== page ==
His story is one shrouded in mystery, almost lost forever, intertwined with secret societies, hidden codes, otherworldly theories and seemingly impossible inventions before his time. Unseen for decades and salvaged by a junk dealer in the 1960s from a trash heap outside a house in Texas, his entire body of work would later go on to marvel the intellectual world. But during his lifetime, Charles Dellschau had only been known as the grouchy local butcher.
In 1969, used furniture dealer Fred Washington bought 12 large discarded notebooks from a garbage collector, where they found a new home in his warehouse under a pile of dusty carpets. In 1969, art history student, Mary Jane Victor, was scouring through his bazaar of castaways when she came upon the mysterious works of a certain Charles Dellschau. Inside the scrapbooks she discovered a remarkable collection of strange watercolours and collage pieces. More than 2,500 intricate drawings of flying machines alongside cryptic newspaper clippings filled the pages, crudely sewn together with shoelaces and thread.
Victor immediately notified the Art Director of Rice University, Dominique de Menil, Houston’s leading fine art patron, who snapped up four of the books for $1,500 and promptly put on an exhibition at the university entitled, “Flight”. Charles Dellschau, a Prussian immigrant had finally been discovered, nearly 50 years after his death in 1923.
He had arrived in the United States at 25 years old from Hamburg in 1853 and documents show he lived in both California and Texas with his family, working as a butcher. After his retirement in 1899, he took to filling his days by filling notebooks with a visual journal of his youth. He called the first three books,Recollections and recounts a secret society of flight enthusiasts which met in California in the mid-19th century called the ‘Sonora Aero Club’.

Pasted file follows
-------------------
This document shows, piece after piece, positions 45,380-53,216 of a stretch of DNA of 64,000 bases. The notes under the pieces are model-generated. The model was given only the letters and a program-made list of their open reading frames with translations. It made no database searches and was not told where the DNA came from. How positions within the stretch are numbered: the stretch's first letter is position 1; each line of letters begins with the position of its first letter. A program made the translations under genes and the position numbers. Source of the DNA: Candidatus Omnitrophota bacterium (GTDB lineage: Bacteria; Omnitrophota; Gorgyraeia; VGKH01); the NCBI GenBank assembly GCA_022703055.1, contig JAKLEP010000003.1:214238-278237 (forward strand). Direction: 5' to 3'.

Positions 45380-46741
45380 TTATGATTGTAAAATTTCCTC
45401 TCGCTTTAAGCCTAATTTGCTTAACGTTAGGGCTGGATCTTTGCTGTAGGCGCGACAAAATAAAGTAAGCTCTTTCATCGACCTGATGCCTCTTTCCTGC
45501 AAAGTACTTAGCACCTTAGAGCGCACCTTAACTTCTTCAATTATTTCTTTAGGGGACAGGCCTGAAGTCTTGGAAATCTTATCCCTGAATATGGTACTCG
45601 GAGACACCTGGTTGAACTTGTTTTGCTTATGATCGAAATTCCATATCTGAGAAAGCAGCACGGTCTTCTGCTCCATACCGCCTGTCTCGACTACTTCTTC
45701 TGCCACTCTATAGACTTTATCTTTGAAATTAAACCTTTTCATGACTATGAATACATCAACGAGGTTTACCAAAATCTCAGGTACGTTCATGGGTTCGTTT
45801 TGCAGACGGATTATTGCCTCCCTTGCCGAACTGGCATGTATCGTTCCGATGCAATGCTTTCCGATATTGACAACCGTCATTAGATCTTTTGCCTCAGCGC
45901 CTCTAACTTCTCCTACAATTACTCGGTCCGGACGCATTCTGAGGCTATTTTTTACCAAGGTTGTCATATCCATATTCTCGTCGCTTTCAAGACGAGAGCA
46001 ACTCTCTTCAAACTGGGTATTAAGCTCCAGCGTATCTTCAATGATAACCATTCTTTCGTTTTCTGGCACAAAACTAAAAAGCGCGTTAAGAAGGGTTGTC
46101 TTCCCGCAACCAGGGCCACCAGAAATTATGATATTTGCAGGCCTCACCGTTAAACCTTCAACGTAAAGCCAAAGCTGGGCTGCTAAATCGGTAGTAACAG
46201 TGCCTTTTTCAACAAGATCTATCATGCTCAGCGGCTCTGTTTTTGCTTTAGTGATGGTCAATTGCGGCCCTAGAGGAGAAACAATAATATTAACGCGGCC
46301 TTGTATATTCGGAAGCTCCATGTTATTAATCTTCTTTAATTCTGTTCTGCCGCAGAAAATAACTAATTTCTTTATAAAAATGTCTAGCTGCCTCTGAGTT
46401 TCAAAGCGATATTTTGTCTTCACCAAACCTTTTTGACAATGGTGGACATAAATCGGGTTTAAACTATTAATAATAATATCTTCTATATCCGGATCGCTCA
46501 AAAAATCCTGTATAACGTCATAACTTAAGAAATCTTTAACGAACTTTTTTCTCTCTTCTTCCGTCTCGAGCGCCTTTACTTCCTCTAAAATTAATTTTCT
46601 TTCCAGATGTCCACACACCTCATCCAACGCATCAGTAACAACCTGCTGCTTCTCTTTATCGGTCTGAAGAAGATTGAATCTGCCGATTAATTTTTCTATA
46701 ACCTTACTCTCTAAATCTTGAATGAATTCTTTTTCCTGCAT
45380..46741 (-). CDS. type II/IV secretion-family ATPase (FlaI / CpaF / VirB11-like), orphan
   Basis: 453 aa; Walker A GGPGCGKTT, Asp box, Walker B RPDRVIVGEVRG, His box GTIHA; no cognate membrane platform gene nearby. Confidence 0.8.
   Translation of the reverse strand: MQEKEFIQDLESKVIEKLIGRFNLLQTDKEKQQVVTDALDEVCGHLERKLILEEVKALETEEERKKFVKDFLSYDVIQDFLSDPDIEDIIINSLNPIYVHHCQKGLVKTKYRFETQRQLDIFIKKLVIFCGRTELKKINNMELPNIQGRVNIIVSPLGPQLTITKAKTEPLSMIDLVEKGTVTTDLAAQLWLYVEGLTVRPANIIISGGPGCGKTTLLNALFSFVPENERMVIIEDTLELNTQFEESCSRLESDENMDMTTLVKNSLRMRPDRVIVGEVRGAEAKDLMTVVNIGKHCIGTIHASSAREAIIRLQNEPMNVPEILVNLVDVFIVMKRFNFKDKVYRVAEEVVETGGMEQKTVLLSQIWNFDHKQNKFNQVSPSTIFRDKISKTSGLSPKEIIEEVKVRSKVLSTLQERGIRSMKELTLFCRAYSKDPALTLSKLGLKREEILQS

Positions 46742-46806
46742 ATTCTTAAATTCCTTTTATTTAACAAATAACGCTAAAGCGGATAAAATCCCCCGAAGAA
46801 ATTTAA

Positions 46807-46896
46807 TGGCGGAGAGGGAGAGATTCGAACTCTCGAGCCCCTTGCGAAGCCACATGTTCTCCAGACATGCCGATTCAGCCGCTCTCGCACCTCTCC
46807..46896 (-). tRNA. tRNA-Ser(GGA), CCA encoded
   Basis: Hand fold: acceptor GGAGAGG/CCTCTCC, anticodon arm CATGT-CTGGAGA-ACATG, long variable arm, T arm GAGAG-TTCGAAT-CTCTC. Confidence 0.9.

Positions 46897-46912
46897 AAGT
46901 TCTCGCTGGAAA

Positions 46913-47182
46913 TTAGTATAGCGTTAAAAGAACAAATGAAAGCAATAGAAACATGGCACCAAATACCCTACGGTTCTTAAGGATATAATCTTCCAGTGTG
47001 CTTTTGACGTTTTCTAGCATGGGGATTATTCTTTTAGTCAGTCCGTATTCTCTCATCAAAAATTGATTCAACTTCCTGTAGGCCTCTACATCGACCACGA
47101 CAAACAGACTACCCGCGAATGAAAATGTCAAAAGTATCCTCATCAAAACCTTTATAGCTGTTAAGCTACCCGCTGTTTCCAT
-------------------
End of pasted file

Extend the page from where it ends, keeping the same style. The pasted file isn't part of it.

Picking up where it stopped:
Charles Dellschau, pictured right.
The Wright Brothers wouldn’t even make their famous first flight until 1903, but Dellschau draws dapperly-dressed men piloting brightly-coloured airships and helicopters with revolving generators and retractable landing gear. No records have ever been found of the Sonora Aero Club but Dellschau’s artworks hide a secret coded story. Whatever it was that he had to say was apparently too private even for his own notebooks and even today, much of the mystery has yet to be revealed.
A Mr. Pete Navarro, graphic artist and UFO researcher, heard about the “Flight” exhibition in 1969 and became enthralled. He believed there was a connection between Dellschau’s drawings and mysterious mass of “airship” sightings at the turn of the century across 18 states from California to Indiana. In 1972, he discovered that 8 remaining books of Dellschau were still sitting at the junk shop, unwanted and unclaimed. He bought the lot for $565 and spent the next 15 years obsessively decoding Dellschau’s work.
Dellschau never draws himself aboard the fantastical aero inventions and represent himself as the club’s scribe/ record-keeper, rather than as one of its inventors or pilots. There are as many as 100 designs for airships with names like the Aero Mary, the Aero Trump and even an “Aero Jourdan”. The club’s secret mission? To design and build the first navigable aircrafts using a secret formula he coded as “NB Gas” which could negate gravity and drive the ships wheels, side panels and compressor motors … all in a day’s work during an era when air travel was still viewed as a mystical impossibility.